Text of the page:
Everything you load from someone else is one less thing you need to host yourself. The literal cost (and risk of downtime) of hosting may be small, if you're already hosting your own HTML etc, but we should also count as a complexity cost just having those files in your repositories or on your severs where developers are working.
This one is tricky. If the js in question is common (for example jQuery), then there's a decent chance the user already has a copy of it cached from when they were on a different site. Even if it's not, it's possible that the 3rd party host has a better CDN than you do, which might outweigh the delay of opening a connection from the user-client to an additional server. If this is the only motivation, then you'd really want to do tests of various user-situations, but in light of the above motivation most people don't bother.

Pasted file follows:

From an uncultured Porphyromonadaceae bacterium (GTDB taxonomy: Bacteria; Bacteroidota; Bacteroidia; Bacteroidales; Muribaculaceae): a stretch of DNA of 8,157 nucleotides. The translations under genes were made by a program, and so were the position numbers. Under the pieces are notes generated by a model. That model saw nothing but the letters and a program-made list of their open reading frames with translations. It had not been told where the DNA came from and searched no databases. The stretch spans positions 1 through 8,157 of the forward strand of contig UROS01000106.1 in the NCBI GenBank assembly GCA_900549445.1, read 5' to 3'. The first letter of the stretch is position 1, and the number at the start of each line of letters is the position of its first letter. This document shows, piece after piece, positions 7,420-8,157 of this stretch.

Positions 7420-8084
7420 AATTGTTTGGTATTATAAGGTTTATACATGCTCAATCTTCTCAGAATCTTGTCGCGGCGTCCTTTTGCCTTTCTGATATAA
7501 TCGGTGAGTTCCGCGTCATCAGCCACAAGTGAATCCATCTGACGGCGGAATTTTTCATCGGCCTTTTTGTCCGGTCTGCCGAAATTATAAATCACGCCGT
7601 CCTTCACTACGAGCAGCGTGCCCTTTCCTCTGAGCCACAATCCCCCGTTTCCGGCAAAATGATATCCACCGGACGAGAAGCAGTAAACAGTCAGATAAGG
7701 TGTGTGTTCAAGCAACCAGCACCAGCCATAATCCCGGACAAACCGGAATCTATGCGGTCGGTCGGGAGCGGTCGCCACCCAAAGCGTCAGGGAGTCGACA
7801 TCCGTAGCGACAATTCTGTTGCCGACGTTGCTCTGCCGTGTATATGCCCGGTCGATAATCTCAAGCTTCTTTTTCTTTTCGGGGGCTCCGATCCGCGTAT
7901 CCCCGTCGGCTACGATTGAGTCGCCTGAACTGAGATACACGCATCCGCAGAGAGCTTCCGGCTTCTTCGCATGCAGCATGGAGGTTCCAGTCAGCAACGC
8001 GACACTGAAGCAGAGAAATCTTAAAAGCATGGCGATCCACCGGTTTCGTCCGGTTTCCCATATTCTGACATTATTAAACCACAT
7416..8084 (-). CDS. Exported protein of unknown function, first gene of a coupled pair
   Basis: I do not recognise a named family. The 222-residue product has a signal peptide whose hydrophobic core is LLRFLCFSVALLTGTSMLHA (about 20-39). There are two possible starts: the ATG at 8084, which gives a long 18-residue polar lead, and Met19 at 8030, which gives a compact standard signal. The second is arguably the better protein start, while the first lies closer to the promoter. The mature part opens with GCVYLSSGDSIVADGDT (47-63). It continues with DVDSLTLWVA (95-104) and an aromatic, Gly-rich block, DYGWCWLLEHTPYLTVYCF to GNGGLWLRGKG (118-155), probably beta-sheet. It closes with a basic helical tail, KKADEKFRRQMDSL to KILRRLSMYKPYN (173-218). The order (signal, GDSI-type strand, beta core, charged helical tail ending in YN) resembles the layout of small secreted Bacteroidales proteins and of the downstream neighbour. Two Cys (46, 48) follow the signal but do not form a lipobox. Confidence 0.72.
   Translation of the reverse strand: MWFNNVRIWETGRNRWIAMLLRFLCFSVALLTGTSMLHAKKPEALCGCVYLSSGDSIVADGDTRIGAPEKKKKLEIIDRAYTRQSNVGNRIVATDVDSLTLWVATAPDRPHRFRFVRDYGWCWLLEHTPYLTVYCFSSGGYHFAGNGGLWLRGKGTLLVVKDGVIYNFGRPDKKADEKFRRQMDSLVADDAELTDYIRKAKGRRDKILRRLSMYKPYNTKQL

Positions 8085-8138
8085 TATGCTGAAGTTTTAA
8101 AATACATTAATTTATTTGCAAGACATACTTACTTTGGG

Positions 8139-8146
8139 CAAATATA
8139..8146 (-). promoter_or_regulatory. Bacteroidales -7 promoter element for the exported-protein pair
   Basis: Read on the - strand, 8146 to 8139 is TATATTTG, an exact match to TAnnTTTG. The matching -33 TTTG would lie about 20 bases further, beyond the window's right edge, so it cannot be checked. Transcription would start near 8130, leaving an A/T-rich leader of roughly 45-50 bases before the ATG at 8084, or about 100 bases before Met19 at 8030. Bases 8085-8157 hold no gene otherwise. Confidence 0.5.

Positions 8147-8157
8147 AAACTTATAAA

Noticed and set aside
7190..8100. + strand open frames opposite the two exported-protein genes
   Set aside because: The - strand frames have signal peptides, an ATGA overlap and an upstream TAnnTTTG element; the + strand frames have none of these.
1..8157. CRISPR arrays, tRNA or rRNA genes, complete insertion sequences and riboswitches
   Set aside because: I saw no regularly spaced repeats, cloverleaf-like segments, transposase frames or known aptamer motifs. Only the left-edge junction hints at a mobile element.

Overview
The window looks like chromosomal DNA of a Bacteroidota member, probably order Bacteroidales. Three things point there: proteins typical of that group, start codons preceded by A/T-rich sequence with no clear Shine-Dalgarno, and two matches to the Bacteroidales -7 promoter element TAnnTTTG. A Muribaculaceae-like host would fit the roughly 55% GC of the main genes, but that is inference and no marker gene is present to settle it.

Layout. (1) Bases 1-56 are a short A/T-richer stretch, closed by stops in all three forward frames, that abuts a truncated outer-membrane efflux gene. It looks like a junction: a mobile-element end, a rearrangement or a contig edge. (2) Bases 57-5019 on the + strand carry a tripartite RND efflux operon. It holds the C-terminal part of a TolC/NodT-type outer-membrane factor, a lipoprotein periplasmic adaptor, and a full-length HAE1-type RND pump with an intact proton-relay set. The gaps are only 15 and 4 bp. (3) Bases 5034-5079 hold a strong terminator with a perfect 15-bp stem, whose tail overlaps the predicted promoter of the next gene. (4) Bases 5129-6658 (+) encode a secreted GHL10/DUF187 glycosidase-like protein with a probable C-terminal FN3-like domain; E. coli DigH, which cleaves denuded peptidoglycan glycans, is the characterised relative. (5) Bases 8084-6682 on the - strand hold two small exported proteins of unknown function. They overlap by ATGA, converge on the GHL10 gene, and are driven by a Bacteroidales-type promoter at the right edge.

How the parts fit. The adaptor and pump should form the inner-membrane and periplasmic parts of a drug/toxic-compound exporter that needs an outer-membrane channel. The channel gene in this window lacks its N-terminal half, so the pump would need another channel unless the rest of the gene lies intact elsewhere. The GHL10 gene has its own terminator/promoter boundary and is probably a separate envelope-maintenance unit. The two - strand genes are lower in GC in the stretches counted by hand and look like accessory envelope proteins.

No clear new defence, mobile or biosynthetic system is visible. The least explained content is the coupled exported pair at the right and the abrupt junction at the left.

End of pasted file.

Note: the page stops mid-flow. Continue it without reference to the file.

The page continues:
Again, this could go either way. If you don't specify the version of the library in question, then your users will instantly and effortlessly benefit from any improvements to that library. On the other hand, there's a risk that the maintainer might introduce a breaking change. (Maintainers usually know better than to do that.)
Of course none of this addresses the question of security. I would assume that when people make these decisions, they either aren't thinking about security, or are consciously (and reasonably) accepting the security risks of adding a third party to their site's operation.
(+1 to zer0kompression for mentioning SRI.)